It’s possible to read Rae Armantrout’s short poem ‘The Way’ as a kind of mock confessional epiphany poem that winds up with an actual (if ironized, meta-poetic) “epiphany” in which a postmodern artist estranged from the language-game of church-life finds a way to “be herself,” to be a poet, precisely by the kind of humorous, disjunctive play in the field of religious language that the poem itself performs.

The Dark Side of E. B. White

Contrary to popular misconception, White’s essay “Once More to the Lake” doesn’t recount a nostalgic journey back to a vanished world, to a sacred place cherished in one’s memory. White’s revisit to “old haunts” actually comes closer to a nightmare, as he experiences throughout the week a series of disconcerting and uncanny sensations resulting from the initial illusion that the passage of time has somehow dissolved.

The Minors Are Major

I’d argue that like a minor league baseball team, a minor character has the capacity to transcend their supporting role. Maybe even rebel against it. If the writer’s not careful—maybe the writer should sometimes take care not to be so careful—a minor character might become interesting in and of themselves and, in this way, offer the reader a necessary break now and then from the spotlight-hungry lead.

President of the Mystical Party

I can say, with joy and gratitude, that Monsignor Lorenzo Albacete was one of my mentors, and for a brief and very charmed time in my life, as I studied theology at the Pope John Paul II Institute in Washington DC in my early twenties, my way of seeing reality was permanently and dramatically changed by him. He gave me an infinite horizon.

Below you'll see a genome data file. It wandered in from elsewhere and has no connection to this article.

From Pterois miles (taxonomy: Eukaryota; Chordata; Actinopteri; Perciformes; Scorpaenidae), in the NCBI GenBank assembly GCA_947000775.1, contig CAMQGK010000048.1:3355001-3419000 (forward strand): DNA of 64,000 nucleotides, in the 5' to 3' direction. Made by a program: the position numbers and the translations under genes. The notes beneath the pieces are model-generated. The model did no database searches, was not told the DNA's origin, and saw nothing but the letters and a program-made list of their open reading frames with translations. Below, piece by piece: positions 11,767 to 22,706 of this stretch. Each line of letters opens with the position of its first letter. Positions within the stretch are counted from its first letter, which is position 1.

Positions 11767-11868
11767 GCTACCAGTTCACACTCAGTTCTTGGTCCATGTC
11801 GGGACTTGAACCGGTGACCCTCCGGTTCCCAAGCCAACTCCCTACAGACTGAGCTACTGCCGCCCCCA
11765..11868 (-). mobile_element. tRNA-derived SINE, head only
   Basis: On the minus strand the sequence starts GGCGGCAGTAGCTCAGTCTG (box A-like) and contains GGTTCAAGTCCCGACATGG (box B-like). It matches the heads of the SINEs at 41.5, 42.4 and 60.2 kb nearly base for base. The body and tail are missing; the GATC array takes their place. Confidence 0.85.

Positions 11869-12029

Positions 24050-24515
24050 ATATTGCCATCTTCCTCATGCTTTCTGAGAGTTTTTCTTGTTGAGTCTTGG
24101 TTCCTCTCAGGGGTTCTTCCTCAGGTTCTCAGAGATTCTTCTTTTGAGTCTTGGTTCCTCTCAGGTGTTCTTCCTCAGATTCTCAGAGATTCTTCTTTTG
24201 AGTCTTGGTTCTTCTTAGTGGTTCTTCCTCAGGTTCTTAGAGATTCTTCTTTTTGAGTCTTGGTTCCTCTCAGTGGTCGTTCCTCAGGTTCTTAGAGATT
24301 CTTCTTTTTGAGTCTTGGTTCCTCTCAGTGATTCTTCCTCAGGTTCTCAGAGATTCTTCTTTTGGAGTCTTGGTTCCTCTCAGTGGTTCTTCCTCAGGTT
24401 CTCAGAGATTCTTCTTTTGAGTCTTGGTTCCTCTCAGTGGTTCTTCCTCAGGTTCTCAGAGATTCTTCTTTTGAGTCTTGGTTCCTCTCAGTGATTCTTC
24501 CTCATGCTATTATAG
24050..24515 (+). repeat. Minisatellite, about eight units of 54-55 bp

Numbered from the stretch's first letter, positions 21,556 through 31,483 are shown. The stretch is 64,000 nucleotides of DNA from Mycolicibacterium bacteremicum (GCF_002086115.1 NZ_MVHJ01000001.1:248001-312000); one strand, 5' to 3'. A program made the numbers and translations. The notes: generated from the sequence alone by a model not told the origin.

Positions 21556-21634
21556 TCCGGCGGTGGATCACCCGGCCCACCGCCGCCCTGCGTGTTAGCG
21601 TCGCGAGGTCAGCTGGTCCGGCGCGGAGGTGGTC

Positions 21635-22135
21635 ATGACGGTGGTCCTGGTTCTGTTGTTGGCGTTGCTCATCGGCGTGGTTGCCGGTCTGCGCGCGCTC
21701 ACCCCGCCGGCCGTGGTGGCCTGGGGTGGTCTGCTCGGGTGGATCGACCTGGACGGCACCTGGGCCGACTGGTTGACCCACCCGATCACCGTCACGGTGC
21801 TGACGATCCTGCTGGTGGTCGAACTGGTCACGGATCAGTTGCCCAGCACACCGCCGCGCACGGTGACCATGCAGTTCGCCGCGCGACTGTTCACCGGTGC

What is Fixed Fails

Two poems of A. R. Ammons, in particular, have stayed with me as touchstones for over thirty years, the much-anthologized “Corsons Inlet” and his lesser-known poem on the nature of thought, “The Misfit.” These poems seem important to me as warnings against the rigidity of a closed mind.

Embracing Our Entanglements

Entanglement is a fascinating, mysterious, thing in physics. Entangled particles can be galaxies apart, yet they change each other’s states instantaneously, in spite of the fact that a signal between them might take millennia to arrive. You can think of entangled particles as those twins who simultaneously pick up the phone to call each other, if you can imagine the twins always picking up the phone at the same time.

Techno-Calvinism, Cancel Culture, and the Future of the Novel

Like the printing press, the internet seems to have created an almost idolatrous relationship with the written word. There are, of course, exceptions, but the tenor of most online discourse today is literal-minded and judgmental, with more than a whiff of the Salem Witch trials about it.

Dylan the Prophet, Part 2

The desire that is typical of Blues—from which Bob Dylan draws so much of the spirit of his music as well as actual phrases—is the same we find in the prophets. The Lord God is a jealous and often a jilted lover.

Dylan the Prophet, Part 1

I’ve been spending Covidtide cycling as much as possible. The mental rhythm of riding is calming, contemplative. Something gets in my head and I just keep turning it over. Since June 19th it’s been Bob Dylan’s new album, Rough and Rowdy Ways, released on that date.

To Build A Labyrinth

When the May issue of Poetry dropped through my mail slot, it landed so I got to read the back cover first, lines from classicist/poet A.E. Stallings’s “Daedal”: “To build a labyrinth it takes / some good intentions, some mistakes.” Perfect, with allowances for the imperfect.

Sorry, I Don’t Do Essays (But Jim Did)

Whether I’m reading or writing, the page is a good place for me—the place where I feel most at home. Like my nightly prayer, it’s a solitary courtyard, but one with a potentially social dimension.